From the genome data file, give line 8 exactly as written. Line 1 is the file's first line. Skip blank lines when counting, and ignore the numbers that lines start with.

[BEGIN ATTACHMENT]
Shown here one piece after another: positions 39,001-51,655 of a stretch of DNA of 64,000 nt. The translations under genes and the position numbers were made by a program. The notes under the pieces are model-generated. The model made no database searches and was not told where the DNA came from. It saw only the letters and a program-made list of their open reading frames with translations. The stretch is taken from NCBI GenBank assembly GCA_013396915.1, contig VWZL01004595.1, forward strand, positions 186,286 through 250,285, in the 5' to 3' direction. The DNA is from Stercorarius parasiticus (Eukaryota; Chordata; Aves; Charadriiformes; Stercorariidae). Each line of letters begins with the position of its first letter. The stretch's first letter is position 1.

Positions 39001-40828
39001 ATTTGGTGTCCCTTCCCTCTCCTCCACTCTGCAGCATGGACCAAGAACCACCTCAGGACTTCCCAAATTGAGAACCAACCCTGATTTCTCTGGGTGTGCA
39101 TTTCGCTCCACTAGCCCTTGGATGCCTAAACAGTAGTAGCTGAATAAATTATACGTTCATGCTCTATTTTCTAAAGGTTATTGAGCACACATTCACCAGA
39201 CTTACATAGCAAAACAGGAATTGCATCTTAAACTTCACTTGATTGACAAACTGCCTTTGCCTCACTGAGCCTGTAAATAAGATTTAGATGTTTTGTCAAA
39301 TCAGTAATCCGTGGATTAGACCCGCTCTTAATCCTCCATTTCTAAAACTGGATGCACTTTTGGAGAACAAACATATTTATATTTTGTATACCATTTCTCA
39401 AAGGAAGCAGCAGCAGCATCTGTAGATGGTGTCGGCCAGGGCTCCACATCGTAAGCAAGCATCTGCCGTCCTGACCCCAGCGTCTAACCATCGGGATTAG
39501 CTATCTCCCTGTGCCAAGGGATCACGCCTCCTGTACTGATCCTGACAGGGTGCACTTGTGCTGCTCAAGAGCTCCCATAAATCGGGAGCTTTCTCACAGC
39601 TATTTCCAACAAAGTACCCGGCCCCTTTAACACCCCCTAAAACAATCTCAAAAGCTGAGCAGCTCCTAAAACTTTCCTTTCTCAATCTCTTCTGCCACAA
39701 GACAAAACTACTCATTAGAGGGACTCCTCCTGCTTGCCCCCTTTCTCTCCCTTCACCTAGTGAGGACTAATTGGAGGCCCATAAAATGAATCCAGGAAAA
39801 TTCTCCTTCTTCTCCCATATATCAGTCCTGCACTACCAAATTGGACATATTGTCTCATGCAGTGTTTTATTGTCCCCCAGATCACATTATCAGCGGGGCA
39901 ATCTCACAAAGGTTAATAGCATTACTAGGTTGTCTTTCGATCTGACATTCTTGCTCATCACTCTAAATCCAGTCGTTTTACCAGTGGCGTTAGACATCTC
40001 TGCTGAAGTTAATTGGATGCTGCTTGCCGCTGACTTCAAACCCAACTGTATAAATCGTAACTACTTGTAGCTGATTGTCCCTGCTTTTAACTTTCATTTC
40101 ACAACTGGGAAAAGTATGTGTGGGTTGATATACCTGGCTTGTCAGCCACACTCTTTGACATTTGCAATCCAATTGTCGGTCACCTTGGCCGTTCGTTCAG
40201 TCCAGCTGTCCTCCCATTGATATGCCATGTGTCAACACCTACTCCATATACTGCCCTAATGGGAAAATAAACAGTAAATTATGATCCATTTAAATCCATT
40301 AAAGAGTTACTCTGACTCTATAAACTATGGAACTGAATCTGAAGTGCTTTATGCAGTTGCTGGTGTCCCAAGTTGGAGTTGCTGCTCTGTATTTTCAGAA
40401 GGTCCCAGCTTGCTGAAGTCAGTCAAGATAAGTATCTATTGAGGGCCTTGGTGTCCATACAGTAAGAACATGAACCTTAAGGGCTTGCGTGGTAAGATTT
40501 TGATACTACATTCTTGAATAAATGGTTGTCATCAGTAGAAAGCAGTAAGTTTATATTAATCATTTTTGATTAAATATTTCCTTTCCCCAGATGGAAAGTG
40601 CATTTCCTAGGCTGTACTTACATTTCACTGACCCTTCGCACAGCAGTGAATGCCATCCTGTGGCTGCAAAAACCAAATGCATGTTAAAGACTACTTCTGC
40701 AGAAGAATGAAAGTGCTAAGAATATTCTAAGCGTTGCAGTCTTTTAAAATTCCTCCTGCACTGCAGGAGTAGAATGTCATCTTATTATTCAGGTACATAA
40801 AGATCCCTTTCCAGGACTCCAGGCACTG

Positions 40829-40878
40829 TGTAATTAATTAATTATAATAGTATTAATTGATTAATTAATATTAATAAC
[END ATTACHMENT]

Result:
39501 CTATCTCCCTGTGCCAAGGGATCACGCCTCCTGTACTGATCCTGACAGGGTGCACTTGTGCTGCTCAAGAGCTCCCATAAATCGGGAGCTTTCTCACAGC